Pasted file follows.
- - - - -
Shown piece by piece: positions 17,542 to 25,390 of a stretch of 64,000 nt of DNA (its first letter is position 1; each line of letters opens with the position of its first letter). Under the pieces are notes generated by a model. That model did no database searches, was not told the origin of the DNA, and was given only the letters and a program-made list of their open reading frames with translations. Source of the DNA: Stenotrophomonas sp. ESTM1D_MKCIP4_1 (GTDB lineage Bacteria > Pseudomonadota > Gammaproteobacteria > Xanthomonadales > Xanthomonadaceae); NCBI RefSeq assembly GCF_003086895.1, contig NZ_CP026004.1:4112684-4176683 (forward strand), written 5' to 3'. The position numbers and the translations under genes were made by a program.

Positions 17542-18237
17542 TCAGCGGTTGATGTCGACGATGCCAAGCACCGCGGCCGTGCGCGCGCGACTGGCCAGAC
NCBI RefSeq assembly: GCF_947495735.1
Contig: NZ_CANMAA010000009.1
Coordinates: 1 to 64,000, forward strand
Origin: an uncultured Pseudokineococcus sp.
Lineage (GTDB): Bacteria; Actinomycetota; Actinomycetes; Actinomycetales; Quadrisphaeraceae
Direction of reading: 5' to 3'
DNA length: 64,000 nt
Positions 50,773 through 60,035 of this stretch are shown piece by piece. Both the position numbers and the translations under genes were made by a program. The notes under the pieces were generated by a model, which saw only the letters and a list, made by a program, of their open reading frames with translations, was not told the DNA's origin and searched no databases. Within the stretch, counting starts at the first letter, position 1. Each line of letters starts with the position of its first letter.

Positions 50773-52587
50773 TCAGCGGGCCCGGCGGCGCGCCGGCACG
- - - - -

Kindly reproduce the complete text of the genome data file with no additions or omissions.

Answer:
Shown piece by piece: positions 17,542 to 25,390 of a stretch of 64,000 nt of DNA (its first letter is position 1; each line of letters opens with the position of its first letter). Under the pieces are notes generated by a model. That model did no database searches, was not told the origin of the DNA, and was given only the letters and a program-made list of their open reading frames with translations. Source of the DNA: Stenotrophomonas sp. ESTM1D_MKCIP4_1 (GTDB lineage Bacteria > Pseudomonadota > Gammaproteobacteria > Xanthomonadales > Xanthomonadaceae); NCBI RefSeq assembly GCF_003086895.1, contig NZ_CP026004.1:4112684-4176683 (forward strand), written 5' to 3'. The position numbers and the translations under genes were made by a program.

Positions 17542-18237
17542 TCAGCGGTTGATGTCGACGATGCCAAGCACCGCGGCCGTGCGCGCGCGACTGGCCAGAC
NCBI RefSeq assembly: GCF_947495735.1
Contig: NZ_CANMAA010000009.1
Coordinates: 1 to 64,000, forward strand
Origin: an uncultured Pseudokineococcus sp.
Lineage (GTDB): Bacteria; Actinomycetota; Actinomycetes; Actinomycetales; Quadrisphaeraceae
Direction of reading: 5' to 3'
DNA length: 64,000 nt
Positions 50,773 through 60,035 of this stretch are shown piece by piece. Both the position numbers and the translations under genes were made by a program. The notes under the pieces were generated by a model, which saw only the letters and a list, made by a program, of their open reading frames with translations, was not told the DNA's origin and searched no databases. Within the stretch, counting starts at the first letter, position 1. Each line of letters starts with the position of its first letter.

Positions 50773-52587
50773 TCAGCGGGCCCGGCGGCGCGCCGGCACG